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Monday, September 27, 2010

Day 27 (No God but God)

[Response to March 23-25 in the One Year Bible]

One of the basic beliefs of Islam is that "[t]here is no God but God, and Mohamed is his prophet." Searching the Hebrew texts one finds that particularly early on, the position is that the Hebrew god is the best of all the gods. Indeed, as I explored when I began the story of Moses, some work was done to reconcile the worship of El Shaddai with the worship of YHWH, namely YHWH assures Moses that he is also El Shaddai. Much of this is lost on Christian readers when our translators chose to "preserve" the original meaning by "God" for El Shaddai and "LORD" for YHWH and "Lord" for a generic person.

Today includes an interesting passage at the beginning of Deuteronomy that discusses the shapeless nature of the Hebrew god, AND provides later on a verse supporting the notion that not only is YHWH the best God, but he is the only God. Here.

Side note: Deuteronomy begins with an account of Moses' account of what has happened so far. It is interesting because in Exodus, Leviticus and Numbers much of the narration and laws come from the author relaying God's words in direct quote. I find it an interesting transition.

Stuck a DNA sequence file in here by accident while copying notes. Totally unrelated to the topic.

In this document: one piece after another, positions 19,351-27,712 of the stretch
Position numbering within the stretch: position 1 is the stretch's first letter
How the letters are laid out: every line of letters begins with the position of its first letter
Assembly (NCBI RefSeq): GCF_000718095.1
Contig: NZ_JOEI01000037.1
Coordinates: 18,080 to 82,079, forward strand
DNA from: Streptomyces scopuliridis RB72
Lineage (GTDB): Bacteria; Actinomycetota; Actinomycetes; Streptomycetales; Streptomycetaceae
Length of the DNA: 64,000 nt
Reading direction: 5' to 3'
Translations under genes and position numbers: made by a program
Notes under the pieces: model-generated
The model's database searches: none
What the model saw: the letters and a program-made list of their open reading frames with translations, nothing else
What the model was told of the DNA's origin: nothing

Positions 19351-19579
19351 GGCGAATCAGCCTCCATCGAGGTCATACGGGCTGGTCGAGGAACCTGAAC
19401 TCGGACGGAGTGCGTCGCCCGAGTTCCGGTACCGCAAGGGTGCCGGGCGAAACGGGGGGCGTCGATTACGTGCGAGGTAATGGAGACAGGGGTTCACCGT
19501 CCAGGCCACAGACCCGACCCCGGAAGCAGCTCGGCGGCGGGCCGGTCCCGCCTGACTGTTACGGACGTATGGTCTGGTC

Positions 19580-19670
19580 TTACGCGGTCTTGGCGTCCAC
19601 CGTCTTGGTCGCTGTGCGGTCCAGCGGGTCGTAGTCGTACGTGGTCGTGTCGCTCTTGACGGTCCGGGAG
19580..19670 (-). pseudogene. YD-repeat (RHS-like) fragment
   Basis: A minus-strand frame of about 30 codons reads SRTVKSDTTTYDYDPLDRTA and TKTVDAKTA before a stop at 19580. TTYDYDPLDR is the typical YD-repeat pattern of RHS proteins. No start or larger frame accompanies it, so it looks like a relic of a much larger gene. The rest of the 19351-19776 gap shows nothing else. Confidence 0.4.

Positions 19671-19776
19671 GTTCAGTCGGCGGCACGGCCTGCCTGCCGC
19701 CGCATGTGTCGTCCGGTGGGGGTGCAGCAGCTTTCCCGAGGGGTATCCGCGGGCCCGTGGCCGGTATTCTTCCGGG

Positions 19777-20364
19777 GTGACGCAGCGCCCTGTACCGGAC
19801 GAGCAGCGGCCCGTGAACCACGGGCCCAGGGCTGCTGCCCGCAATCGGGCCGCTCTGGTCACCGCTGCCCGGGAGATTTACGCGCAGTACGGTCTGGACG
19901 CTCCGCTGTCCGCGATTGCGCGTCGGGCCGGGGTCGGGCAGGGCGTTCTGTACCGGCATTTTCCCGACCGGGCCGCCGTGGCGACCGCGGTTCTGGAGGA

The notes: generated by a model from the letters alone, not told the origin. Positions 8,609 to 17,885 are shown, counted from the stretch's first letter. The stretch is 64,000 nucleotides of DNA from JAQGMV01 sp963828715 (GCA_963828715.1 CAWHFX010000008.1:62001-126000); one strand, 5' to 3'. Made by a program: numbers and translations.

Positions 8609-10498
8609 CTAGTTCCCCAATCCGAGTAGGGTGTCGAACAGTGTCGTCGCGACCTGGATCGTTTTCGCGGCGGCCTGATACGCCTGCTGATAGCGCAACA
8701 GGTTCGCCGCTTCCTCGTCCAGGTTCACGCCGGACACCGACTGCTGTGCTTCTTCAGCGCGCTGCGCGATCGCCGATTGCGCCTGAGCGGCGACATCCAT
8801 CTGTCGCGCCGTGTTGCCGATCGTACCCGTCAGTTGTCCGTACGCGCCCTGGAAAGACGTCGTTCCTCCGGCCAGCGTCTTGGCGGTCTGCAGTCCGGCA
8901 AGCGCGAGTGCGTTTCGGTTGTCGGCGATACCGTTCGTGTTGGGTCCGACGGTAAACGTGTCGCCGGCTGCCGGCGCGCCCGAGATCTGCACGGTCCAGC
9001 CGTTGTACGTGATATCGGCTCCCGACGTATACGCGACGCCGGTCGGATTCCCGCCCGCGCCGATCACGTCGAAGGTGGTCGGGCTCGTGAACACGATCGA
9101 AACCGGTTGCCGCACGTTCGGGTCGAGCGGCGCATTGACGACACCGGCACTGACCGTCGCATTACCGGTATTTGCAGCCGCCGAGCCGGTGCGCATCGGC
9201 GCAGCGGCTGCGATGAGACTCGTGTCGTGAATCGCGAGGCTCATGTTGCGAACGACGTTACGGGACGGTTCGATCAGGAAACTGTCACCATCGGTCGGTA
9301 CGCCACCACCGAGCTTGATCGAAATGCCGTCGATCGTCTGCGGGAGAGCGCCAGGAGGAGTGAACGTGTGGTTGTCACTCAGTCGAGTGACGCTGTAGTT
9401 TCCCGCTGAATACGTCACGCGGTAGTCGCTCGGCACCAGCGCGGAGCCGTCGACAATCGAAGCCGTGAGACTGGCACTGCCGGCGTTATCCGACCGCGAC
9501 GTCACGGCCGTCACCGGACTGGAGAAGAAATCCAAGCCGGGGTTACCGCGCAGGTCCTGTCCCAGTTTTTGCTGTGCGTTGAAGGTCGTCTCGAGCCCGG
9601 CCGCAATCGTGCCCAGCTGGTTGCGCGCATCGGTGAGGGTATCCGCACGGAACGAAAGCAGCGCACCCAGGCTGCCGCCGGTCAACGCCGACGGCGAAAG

Oh yeah, and some more in-your-face miracles reported by the author of Luke here.

3 comments:

Matt Dick said...

So why do you think we're seeing a transition that wasn't cleaned up?

It makes sense for later authors to see their god as different from the way that the authors of Genesis saw their god, even if those later authors didn't think they were seeing god differently. But why, when the bible was canonized, didn't the diet just make some important editing decisions to clean up these weird inconsistencies? Why leave a Big Man, walk-around God from Genesis in the same canon as Deuteronomic omnipotent entity in the sky God?

lesti

JimII said...

I believe it is because the Hebrew society valued discourse. I think rather than an accident to include both perspectives, it is intentional. My support for this is not incredibly strong, but I've heard it suggested before and it makes more sense to me than sloppy copy-editing.

Matt Dick said...

Yes, I don't think it was an accident.

I thought about it over lunch (a great Filipino cafeteria in Mountain View, CA). I think I put *way* too much emphasis on modern thoughts about Christianity. Most modern Christians in the United States would be really challenged if they thought deeply about there being two very distinct and somewhat contradictory descriptions of God in the bible.

This skewed perception makes me wonder what in the world they were thinking at the Council of Trent. But of course those at that council would look at me strangely and say, "Why on Earth would we be challenged by two descriptions of God? One was written hundreds of years before the other by a different person or people in a totally different language. Yes they were inspired, but not into some news account of fact, moron, not go away and stop bothering us."

That, but like in old German.

unksly